No genetic predisposition has been identified in cats.
Melanoma is typically treated via surgical resection. Though tumors of the skin, nail bed and footpads are often excised by general practitioners, oral melanoma is generally considered the realm of the board-certified surgeon. As notoriously invasive as they are, clean margins are usually obtained only via aggressive, highly specialized surgical techniques.
Nonetheless, dogs with aggressive melanomas should not rely on surgical treatment alone. The rate of metastasis is far too high. In fact, dogs treated surgically for very small oral tumors (without any evidence of distant spread at the time of surgery) live only about 17 months. But if those tumors were over 2 cm in diameter, dogs only lived 5.5 months after surgery.
These chilling statistics explain why melanoma treatment often involves the use of systemic chemotherapy drugs, too. Though historically less helpful than chemotherapy in the case of other cancers (such as lymphoma, for example), it’s nonetheless recommended as a tool to help delay metastasis.
Radiation therapy is another common tool in the treatment of melanomas, especially when clean margins are not obtainable through surgical resection. In fact, radiation is now sometimes replacing surgical resection altogether. The success rates for this approach, however, depend to a significant extent on the location of the melanoma.
The most promising therapy for melanoma of all involves the recent development of a vaccine that specifically targets its abnormal tumor cells. The vaccine does this by tricking the patient’s immune system into recognizing malignant melanoma cells so it can destroy them like they would any other foreign invader. Though the benefits of this technology are still largely undefined, this tool is now widely available through board-certified veterinary internists and oncologists throughout the US.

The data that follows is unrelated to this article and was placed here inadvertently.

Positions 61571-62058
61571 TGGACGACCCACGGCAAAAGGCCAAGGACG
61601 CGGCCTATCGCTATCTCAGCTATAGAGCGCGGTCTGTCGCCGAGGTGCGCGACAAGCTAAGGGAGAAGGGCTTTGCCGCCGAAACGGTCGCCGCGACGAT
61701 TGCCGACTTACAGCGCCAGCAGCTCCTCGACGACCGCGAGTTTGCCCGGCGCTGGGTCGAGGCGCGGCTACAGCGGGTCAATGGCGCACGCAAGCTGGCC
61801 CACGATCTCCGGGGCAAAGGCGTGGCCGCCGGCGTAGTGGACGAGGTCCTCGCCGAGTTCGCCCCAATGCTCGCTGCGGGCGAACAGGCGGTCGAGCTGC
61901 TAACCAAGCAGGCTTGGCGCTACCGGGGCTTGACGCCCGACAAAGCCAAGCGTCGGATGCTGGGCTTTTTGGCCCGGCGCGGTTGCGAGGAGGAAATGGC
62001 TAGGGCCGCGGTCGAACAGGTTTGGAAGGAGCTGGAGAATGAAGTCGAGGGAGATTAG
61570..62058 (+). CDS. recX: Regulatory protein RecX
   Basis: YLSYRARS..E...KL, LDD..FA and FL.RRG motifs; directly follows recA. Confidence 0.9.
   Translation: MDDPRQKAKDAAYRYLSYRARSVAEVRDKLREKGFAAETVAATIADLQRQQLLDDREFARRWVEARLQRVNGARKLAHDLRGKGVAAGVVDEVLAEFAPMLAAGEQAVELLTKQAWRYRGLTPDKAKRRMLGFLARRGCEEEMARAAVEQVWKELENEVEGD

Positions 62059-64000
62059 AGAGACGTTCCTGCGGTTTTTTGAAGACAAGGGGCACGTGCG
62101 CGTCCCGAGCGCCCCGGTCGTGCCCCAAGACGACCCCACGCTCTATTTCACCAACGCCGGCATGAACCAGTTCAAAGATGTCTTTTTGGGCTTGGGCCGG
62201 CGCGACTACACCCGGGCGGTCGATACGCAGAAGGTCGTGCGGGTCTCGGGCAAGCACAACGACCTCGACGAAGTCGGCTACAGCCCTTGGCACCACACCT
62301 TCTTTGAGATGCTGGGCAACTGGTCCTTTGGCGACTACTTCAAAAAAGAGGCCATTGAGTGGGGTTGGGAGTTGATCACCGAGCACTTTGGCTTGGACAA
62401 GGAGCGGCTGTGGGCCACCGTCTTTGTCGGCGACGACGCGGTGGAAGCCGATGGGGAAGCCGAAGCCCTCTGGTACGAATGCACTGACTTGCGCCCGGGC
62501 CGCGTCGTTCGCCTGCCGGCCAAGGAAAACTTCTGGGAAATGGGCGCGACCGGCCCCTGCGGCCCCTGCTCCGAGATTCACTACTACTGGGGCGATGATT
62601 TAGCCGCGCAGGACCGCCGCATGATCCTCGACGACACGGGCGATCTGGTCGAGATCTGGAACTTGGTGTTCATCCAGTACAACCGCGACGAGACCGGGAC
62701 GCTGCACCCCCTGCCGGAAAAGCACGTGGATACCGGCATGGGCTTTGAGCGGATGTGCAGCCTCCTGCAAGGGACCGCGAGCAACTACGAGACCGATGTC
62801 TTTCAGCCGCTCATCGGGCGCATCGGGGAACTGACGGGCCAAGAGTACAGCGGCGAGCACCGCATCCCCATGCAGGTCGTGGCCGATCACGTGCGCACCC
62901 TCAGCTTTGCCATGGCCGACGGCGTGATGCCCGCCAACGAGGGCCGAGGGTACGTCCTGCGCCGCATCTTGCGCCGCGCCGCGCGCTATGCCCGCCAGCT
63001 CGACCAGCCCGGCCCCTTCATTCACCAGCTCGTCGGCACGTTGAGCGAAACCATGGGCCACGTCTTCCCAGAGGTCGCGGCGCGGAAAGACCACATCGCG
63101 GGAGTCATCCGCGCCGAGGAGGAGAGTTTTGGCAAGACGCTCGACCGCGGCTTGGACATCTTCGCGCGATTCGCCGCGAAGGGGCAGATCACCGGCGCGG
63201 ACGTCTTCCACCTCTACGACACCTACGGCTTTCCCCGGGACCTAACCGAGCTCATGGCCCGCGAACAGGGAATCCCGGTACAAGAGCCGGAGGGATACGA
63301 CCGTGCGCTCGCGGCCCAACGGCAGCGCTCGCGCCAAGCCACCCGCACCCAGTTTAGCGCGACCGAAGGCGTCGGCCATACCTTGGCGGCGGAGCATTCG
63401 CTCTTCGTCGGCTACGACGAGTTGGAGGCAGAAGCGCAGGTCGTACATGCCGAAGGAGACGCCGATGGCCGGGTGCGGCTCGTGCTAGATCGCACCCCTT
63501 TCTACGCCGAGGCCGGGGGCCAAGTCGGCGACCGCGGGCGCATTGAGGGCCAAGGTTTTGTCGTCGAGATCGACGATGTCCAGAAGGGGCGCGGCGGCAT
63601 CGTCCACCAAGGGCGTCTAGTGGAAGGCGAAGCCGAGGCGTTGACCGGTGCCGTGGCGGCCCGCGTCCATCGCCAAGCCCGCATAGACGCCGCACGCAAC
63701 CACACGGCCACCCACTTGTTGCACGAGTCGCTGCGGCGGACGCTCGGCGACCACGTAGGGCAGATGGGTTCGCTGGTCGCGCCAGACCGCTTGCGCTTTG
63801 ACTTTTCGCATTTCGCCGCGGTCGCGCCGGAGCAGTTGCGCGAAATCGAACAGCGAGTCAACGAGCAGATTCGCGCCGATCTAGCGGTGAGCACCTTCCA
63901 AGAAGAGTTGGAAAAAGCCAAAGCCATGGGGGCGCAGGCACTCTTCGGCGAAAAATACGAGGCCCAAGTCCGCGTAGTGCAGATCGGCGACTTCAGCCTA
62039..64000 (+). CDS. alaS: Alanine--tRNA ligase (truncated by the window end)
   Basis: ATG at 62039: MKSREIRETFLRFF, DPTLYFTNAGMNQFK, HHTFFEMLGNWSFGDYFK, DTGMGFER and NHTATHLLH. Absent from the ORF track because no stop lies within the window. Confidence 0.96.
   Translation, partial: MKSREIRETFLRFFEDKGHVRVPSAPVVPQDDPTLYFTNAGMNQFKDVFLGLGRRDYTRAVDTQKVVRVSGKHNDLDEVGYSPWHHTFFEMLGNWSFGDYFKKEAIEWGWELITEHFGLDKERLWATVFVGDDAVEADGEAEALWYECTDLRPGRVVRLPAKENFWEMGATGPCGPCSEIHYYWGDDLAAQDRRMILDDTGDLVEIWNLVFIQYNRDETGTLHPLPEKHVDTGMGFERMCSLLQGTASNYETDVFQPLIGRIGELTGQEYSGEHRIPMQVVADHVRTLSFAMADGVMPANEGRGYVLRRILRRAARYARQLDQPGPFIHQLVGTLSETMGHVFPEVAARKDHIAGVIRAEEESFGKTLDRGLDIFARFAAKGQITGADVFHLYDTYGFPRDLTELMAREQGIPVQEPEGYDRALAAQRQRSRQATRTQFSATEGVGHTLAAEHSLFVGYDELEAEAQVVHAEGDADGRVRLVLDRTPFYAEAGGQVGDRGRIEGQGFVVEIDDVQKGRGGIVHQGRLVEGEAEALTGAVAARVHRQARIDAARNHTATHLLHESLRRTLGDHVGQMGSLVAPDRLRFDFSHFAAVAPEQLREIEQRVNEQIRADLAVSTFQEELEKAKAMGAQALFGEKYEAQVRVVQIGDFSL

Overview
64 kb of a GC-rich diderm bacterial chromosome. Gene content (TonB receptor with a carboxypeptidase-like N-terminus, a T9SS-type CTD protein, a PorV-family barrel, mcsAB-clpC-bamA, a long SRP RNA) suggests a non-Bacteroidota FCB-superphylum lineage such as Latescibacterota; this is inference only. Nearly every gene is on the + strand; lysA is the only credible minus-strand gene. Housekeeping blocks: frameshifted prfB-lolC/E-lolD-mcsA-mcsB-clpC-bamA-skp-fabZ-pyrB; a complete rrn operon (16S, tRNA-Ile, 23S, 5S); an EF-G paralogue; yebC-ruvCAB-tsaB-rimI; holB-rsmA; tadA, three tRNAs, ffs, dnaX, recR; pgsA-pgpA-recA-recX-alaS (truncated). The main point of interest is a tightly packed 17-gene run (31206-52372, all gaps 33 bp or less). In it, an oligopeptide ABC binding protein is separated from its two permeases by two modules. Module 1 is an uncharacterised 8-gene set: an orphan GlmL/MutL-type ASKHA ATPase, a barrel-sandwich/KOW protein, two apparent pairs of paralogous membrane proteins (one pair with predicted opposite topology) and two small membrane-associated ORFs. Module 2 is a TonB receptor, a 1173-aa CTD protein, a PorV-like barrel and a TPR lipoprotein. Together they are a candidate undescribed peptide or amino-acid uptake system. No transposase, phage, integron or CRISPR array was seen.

It is strongly recommended that owners who hope to gain the most comfortable longevity on behalf of their pets consult a board-certified oncologist to receive the fullest understanding of the broad range of their pet’s treatment options.
As with so many other aggressive cancers, treatment should be undertaken swiftly as malignant melanoma tumors have a tendency to spread rapidly.
As with many cancers that require specialized surgery, advanced cancer treatment modalities, and an oncologist’s consultation for best outcomes, the cost of this disease can prove prohibitive for many pet owners.
Pets who suffer from the aggressive forms of melanoma may experience treatment costs that extend well beyond the $10,000 mark, especially should owners elect to explore all available treatment options, including the novel melanoma vaccine.
The cost of definitive diagnosis is typically around $500 or less, but increases precipitously should patient’s owner elect to have the tumor investigated and staged to explore treatment options.
Chemotherapy: The cost of chemotherapy in these cases varies according to the patient’s size, but $1,000 to $3,000 is considered typical.
Surgery: The cost of surgery itself will depend on the surgeon’s degree of specialization along with the anatomical location of the tumor, but $2,000 to $5,000 is typical of aggressive oral surgery involving the bone. At around $500 to $1,000, toe amputations are usually far less expensive.
Radiation: Radiation therapy in oral cases tends to cost anywhere between $5,000 and $10,000.
Vaccine: The vaccine itself costs approximately $1,000 to $1,500 per dose, with a minimum of four initial doses recommended and later one booster vaccine every six months.
It cannot be overstated that the cost of diagnosis and treatment depends on many factors including geographic location (cost of living), standard of care (lower vs. higher standards of veterinary care), whether specialty hospitals are employed (higher quality equipment, certified personnel, and board-certification for veterinarians specialized in surgery, internal medicine, oncology, and/or radiation oncology).
Unfortunately, many owners elect not to treat pets affected by melanoma’s more aggressive forms due to the extreme expenses often associated with this disease.
As with most cancers, there is no known approach to melanoma prevention.